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i heart scienceIt’s no big secret that, as a young boy growing up, my parents raised me not only in the Christian faith, but also to have a love of science and intellectual pursuits. I was probably one of the few 7-year-olds that had an ongoing subscription to Discover Magazine. Even after embracing my Christian faith and pursuing further intellectual studies in the Scriptures and theology, I still maintained a strong interest in science and scientific thought, and never succumbed to the whole “fear of science” that many of my fellow believers seem to subscribe to. Even during my brief stint in a church that actively encouraged avoiding critical thinking, I never thought that my interest in science and logic was anathema to my faith.

Some ways of understanding Christianity do not see the scientific studies as an integral aspect of the faith. Many forms of Pietism, for example, hold that the Christian’s sole responsibility is to focus on a personal devotional life rather than to become preoccupied with intellectual issues. Others would suggest that Christianity is primarily a religion of salvation and that a concern with offering an explanation of our world does not feature prominently (if it features at all) in the New Testament. I remember, ten years ago, being told in one of those Evangelical Christian chat rooms, “The only important thing is winnin’ souls, so stop wastin’ time with all this intellectual mumbo-jumbo.” I still run into this sentiment today.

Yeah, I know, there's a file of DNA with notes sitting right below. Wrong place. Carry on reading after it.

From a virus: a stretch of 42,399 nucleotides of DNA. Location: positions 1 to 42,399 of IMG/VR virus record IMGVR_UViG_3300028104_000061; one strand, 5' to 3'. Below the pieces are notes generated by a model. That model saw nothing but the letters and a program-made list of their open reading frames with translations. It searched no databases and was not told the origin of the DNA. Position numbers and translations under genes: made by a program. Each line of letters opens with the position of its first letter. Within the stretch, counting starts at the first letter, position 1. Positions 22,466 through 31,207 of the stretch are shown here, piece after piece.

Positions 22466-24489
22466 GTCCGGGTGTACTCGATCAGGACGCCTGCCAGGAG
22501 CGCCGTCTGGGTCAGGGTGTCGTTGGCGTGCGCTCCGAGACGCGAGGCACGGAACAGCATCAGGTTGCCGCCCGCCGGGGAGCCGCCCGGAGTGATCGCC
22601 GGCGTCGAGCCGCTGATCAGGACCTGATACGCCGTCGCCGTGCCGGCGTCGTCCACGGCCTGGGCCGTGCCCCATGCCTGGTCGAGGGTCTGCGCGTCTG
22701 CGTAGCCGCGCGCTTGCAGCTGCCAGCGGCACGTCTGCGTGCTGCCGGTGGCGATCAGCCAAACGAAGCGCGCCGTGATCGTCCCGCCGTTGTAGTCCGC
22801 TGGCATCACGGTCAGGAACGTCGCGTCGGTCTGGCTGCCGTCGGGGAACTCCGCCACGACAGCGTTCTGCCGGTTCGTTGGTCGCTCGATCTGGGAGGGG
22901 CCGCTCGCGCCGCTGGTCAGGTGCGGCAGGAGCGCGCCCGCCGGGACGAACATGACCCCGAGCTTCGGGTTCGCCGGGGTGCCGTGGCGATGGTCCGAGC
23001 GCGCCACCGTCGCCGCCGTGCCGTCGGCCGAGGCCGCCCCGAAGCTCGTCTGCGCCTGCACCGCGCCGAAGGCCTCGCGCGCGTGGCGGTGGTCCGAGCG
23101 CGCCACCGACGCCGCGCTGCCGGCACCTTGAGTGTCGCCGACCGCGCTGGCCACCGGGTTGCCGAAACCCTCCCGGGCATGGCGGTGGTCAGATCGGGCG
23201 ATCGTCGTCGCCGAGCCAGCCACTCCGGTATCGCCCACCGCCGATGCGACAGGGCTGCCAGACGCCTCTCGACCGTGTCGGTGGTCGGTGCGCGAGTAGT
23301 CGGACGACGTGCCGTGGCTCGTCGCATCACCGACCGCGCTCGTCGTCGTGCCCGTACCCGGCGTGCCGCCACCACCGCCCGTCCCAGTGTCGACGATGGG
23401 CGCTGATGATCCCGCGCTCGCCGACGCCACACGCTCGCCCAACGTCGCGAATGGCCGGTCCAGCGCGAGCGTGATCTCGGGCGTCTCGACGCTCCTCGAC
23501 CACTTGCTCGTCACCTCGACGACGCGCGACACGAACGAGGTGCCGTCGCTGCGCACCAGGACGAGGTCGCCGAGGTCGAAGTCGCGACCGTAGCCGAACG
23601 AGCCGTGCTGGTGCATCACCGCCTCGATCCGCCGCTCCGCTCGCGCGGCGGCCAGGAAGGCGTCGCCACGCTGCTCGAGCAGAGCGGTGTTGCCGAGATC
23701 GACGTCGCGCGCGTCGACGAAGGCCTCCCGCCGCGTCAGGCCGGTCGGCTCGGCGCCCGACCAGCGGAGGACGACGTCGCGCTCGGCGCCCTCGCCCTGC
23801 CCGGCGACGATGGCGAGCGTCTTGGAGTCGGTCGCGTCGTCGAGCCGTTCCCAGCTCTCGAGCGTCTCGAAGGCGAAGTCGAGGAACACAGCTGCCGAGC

While I agree that Christianity does indeed encourage a “discipleship of the heart”, there is also an obligation to develop a “discipleship of the mind”, something that many other fellow believers either are ignorant of, or outright ignore. In Matthew 22, Jesus replied to a question posed by one of the Pharisees about which is the greatest commandment in the Law with, “Love the Lord your God with all your heart and with all your soul and with all your mind.” (v.37). This view was certainly held by C.S. Lewis, whose personal journey from atheism to Christianity resulted from his judgement that Christianity offered a better vision of reality. Sir John Polkinghorne, Cambridge quantum physicist turned theologian, is another Christian thinker who believes meta-questions that arise from our scientific experience and understanding can point us beyond what science by itself can presume to speak about:

Religion — or rather theology — is, I think, the great integrating discipline. It takes the insights of science — doesn’t tell science what to think — but it takes science’s insights and understandings, it takes the insights of morality, takes the insights of aesthetics, the study of beauty. The wonderful order or pattern of the world that science discovers and rejoices in is a reflection, indeed, of the mind of the creator, whose will and purpose lie behind the world. Our moral intuitions, our intimations of God’s good and perfect will, our experiences of beauty, I believe, are sharing in the joy of the creator, the creation. You can soon see the gross inadequacy of thinking that science can tell you everything that you could possibly know.*

Mind you, I’m not an academic; my exploration of both science and theology is purely from a layman’s perspective. But, I have come to a place now that I don’t see my faith and science to be opposition to each other. If anything, I can see how they both can be very complimentary, in both my spiritual and intellectual growth. It has become, not a war between Christianity and Science, and more a dialogue between the two. Take that as you will.

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[*=”Sir John Polkinghorne on Science and Theology”, Religion & Ethics Newsweekly, May 8, 1998]